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    There is a big difference in reversed engineered untested Chinese weapons that nobody is rushing to buy that Pakistan is getting and the weapons USA will Taiwan.
     
  7. thakur_ritesh

    thakur_ritesh Administrator Administrator

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    Land of the GODS - "Dev Bhomi".
    Well if something has caught my eyes in this article is this, damn world is changing indeed, just follow the sequence, shows you what future has in store :

     
  8. LETHALFORCE

    LETHALFORCE Moderator Moderator

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    Gates will visit China later in the year fill the Chinese up with G2 dreams and beating USA to become the world economic leader and then sell some more arms to Taiwan afterwards.
     
  9. amoy

    amoy Senior Member Senior Member

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    China to levy anti-dumping duties on U.S. chicken

    English.news.cn 2010-02-05 21:31:31 FeedbackPrintRSS

    BEIJING, Feb. 5 (Xinhua) -- China's Ministry of Commerce (MOC) said Friday that it would impose initial anti-dumping measures on chicken imports from the United States.

    The preliminary ruling required importers of chicken products from the United States to place deposits at Chinese customs starting from Feb. 13, according to a statement on the MOC website.

    The statement said investigations showed the U.S. producers had dumped chicken products on the Chinese market, caused substantial damage to China's domestic industry.

    The statement also listed dumping margins for chicken products from producers who responded to the anti-dumping investigations from 43.1 percent to 80.5 percent and for those who did not respond to the investigations at 105.4 percent.

    The investigations were launched on Sept. 27, 2009.
     
  10. ajtr

    ajtr Veteran Member Veteran Member

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    cross-posting from other forum:

     
    Last edited: Feb 7, 2010
  11. amoy

    amoy Senior Member Senior Member

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    Reading through these quotations I couldn't help laughing. To be frank the Xinhua mouthpiece must enrich their English vocabulary. Instead of 'harm' or 'harmful rhetoric they should have diversified theirs with wording such as 'undermine' or 'detrimental' or 'upset' etc. .

    Joke aside, with China's irrevocable opening up to the outside world since late 1970s and her tremendous expansion of interest globally, China inevitably is exposed to numerous frictions (confrontations sometimes). For instance in JAPAN case, that could be Japanese PM's visit of Yoshiguni Shrine to pay tribute to WW II war criminals. Or in PHILIPINES case the dispute over South China Sea islands.

    All in all China has to be more cautious, sophisticated and tactful in dealing with all this. By now China hasn't 'grown up' yet.


    BY THE WAY I happen to do random 'proof reading' of your paste - for example LAOS case - the full text is as follows,

    People's Daily APR18
    http://203.208.39.132/search?q=cach...=cn&st_usg=ALhdy29b7-nguBrhV7YrsB3OvPE48i822Q


    There's no such phrasing like
    pls doublecheck to avoid 'distortion'.
     
  12. mattster

    mattster Respected Member Senior Member

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    GO ahead China - That's right, go ahead and sanction Boeing for selling arms to Taiwan. We dare you !!

    Hmmmmm........lets see now. They are only 2 major companies in the world that can make big passenger jets( > 200 passengers) - Boeing and Airbus.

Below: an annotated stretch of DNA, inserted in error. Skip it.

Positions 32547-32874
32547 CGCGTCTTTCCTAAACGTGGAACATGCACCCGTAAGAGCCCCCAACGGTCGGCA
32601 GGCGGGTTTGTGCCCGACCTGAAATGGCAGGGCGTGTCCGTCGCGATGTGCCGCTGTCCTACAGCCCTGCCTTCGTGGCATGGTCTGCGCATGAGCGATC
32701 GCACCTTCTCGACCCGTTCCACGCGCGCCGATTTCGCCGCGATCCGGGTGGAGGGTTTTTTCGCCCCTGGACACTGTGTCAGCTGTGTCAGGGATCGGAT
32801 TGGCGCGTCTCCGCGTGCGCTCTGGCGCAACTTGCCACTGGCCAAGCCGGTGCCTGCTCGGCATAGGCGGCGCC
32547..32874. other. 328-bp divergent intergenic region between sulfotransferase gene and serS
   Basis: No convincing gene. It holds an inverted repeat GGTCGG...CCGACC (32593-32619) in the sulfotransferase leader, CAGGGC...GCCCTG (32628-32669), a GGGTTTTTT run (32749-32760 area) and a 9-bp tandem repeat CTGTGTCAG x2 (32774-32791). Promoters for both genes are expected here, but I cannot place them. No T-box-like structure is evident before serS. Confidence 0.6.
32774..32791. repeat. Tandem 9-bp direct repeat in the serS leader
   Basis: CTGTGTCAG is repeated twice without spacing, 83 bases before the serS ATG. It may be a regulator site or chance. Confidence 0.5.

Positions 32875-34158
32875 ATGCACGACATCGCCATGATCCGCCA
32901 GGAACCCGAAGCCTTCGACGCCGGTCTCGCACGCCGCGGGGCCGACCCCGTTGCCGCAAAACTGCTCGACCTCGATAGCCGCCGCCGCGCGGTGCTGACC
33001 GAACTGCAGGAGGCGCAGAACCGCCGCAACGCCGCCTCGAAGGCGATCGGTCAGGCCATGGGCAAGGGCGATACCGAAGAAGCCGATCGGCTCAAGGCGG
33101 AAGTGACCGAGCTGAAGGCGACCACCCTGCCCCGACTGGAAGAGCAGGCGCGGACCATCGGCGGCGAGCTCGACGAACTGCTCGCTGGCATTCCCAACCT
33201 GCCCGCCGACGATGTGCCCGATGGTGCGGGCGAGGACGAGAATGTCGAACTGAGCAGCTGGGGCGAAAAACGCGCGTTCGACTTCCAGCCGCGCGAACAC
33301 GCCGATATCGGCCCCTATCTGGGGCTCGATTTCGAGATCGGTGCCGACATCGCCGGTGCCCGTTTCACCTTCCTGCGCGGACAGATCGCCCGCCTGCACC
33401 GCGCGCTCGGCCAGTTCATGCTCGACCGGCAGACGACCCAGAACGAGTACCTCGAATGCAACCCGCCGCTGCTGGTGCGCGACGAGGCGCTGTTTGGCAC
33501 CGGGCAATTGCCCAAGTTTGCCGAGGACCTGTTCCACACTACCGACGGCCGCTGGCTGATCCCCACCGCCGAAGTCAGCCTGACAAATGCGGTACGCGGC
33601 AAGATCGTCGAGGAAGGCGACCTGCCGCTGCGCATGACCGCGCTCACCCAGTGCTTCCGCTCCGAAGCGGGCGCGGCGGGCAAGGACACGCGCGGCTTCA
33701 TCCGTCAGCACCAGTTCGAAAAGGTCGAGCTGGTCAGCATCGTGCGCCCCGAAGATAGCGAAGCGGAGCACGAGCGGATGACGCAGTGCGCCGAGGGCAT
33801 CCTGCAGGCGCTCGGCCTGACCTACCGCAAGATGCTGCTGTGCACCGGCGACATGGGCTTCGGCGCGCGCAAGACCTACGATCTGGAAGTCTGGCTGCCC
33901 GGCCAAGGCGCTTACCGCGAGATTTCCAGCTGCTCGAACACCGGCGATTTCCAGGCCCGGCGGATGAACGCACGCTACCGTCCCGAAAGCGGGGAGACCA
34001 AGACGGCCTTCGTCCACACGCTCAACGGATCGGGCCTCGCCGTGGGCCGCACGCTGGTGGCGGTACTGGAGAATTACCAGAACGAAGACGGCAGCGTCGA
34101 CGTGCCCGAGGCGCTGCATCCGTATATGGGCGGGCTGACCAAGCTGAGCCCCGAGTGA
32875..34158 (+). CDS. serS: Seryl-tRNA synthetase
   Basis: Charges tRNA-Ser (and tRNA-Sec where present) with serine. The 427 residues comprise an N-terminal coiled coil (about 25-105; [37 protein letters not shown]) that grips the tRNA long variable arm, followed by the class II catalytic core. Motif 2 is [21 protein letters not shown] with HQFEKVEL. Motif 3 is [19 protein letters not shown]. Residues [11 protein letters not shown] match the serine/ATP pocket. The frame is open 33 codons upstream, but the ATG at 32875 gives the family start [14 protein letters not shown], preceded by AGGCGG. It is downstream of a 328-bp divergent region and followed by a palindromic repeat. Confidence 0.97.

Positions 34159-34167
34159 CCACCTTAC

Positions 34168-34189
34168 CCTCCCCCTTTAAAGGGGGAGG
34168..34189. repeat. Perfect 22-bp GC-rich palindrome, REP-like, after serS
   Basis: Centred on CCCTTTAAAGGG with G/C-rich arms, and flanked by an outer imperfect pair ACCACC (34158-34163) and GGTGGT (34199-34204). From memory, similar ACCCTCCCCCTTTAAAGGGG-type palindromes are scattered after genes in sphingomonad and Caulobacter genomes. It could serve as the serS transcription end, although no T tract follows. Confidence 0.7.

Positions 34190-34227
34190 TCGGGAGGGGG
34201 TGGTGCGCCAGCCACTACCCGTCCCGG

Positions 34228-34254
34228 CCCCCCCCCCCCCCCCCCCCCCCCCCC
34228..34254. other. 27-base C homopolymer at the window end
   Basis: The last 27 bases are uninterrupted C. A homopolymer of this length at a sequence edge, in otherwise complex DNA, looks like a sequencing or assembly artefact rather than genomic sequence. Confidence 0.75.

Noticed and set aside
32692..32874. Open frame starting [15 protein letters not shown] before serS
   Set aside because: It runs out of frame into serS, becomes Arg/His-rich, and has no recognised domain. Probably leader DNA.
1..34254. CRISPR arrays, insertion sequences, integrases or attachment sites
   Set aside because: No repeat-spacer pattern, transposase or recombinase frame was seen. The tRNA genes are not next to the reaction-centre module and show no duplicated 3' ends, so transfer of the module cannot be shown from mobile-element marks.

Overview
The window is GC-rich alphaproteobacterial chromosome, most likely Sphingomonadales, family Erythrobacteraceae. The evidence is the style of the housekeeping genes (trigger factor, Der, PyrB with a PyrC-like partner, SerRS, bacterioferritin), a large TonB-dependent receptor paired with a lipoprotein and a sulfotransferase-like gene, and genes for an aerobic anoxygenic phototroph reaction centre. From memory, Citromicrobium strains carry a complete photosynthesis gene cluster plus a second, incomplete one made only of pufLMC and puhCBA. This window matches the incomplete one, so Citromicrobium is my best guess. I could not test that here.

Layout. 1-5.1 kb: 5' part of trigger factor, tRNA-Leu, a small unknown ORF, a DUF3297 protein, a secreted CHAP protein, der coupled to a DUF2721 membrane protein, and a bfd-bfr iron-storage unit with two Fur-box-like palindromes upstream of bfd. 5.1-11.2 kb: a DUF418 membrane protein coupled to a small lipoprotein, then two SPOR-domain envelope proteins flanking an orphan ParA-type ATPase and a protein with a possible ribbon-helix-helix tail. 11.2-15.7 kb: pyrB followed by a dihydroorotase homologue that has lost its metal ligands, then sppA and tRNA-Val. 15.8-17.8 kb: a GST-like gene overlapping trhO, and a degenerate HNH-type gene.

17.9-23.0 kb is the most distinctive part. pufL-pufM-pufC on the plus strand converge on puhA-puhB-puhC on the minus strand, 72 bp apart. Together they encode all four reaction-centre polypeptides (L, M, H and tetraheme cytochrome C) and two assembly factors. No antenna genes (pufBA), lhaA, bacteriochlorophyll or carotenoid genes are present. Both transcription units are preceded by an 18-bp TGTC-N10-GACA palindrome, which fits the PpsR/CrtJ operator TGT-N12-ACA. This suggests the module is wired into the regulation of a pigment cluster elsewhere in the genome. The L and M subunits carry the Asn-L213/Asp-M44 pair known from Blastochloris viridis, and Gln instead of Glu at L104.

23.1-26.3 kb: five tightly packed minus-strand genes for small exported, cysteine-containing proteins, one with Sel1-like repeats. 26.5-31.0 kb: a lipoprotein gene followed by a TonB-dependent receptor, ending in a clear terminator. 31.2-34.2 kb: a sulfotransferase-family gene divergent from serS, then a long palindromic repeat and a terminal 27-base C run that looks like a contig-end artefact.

And China needs hundreds of these aircraft over the next 10 years.

    Sanction Boeing, and then you Chinamen will be getting the grease-pole so deep up your rear-end with Airbus that you will literally being seeing stars.
    The is nothing like having a captive market when its comes to turning on the screws.

    So yes, Lets see if the Chinese are really dumb enough to sanction Boeing Commercial Aircraft divison.

    As long as Boeing and Airbus are the only 2 companies making big state of the art jets - every airline in the world will want to play both these companies off each other for the best price and deals.
     
  13. amoy

    amoy Senior Member Senior Member

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    Below report echos yours--


    Don't worry about Boeing
    February 3, 2010: Chinese threats to sanction Boeing are more sound than fury
    However, things are never stagnant - China has been coveting a slice of the aviation market ( captive market for the time being) with homegrown large aircraft (a natural up-the-ladder step in the value chain)- following sounds quite upbeat --

    Development of Chinese large aircraft to restructure Int'l airline market
    17:49, February 02, 2010
     
    Last edited: Feb 7, 2010
  14. LETHALFORCE

    LETHALFORCE Moderator Moderator

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    Boeing and airbus will restructure to allow a competitor into their market another Chinese pipedream.
     
  15. mattster

    mattster Respected Member Senior Member

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    The only new company that has the real potential of challenging Boeing or Airbus in the next 10 years on mid-size jets (between 150 - 250 passengers is Embraer of Brazil.

    Their regional jets are already flying all over the world, and they are slowly stepping up to higher capacity mid-size passenger aircraft.

    The Chinese may be able to make a mid-size jet with a foreign engine and avionics like the C919, but they will have a tough time competing with Boeing, Airbus, Embraer and even Bombadier of Canada. The C919 will probably be much less efficient than other planes and the only way for them to sell it is to force local Chinese airlines to buy it.
     
  16. yuba

    yuba New Member

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    i think us suould call chinas bluff